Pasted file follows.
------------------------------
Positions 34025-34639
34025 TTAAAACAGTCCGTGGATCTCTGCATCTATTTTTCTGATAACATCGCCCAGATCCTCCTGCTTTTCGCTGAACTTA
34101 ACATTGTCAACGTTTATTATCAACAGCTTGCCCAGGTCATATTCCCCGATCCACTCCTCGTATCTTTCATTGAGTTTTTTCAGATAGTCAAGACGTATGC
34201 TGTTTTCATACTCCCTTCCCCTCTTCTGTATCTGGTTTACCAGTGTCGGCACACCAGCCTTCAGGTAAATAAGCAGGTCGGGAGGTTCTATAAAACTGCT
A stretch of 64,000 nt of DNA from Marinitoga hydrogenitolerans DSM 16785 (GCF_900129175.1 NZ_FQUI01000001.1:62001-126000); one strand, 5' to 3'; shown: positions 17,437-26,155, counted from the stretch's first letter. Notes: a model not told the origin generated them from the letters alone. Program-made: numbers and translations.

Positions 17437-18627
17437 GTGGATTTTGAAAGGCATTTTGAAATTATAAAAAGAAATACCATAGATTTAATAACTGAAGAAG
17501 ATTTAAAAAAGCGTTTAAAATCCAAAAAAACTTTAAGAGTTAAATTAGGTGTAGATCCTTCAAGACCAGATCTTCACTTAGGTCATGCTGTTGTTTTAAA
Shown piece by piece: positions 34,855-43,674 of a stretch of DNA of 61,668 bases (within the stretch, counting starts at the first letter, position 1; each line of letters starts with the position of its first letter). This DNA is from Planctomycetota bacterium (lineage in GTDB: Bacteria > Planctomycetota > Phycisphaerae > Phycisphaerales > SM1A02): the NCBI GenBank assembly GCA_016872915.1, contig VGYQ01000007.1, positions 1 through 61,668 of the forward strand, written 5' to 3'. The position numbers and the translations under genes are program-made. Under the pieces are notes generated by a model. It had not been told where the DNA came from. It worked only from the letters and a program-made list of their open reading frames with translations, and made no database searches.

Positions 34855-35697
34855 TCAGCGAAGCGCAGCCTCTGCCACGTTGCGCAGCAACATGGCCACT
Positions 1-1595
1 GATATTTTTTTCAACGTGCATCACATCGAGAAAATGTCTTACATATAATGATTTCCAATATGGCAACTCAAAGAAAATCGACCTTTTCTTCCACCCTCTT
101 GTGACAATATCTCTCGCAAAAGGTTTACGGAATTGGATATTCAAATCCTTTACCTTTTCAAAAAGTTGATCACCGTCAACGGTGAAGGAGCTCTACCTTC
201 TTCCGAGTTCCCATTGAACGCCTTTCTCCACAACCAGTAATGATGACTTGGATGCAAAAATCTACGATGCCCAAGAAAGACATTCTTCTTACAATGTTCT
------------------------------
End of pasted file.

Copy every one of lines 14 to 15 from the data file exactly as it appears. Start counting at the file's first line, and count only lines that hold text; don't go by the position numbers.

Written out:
101 GTGACAATATCTCTCGCAAAAGGTTTACGGAATTGGATATTCAAATCCTTTACCTTTTCAAAAAGTTGATCACCGTCAACGGTGAAGGAGCTCTACCTTC
201 TTCCGAGTTCCCATTGAACGCCTTTCTCCACAACCAGTAATGATGACTTGGATGCAAAAATCTACGATGCCCAAGAAAGACATTCTTCTTACAATGTTCT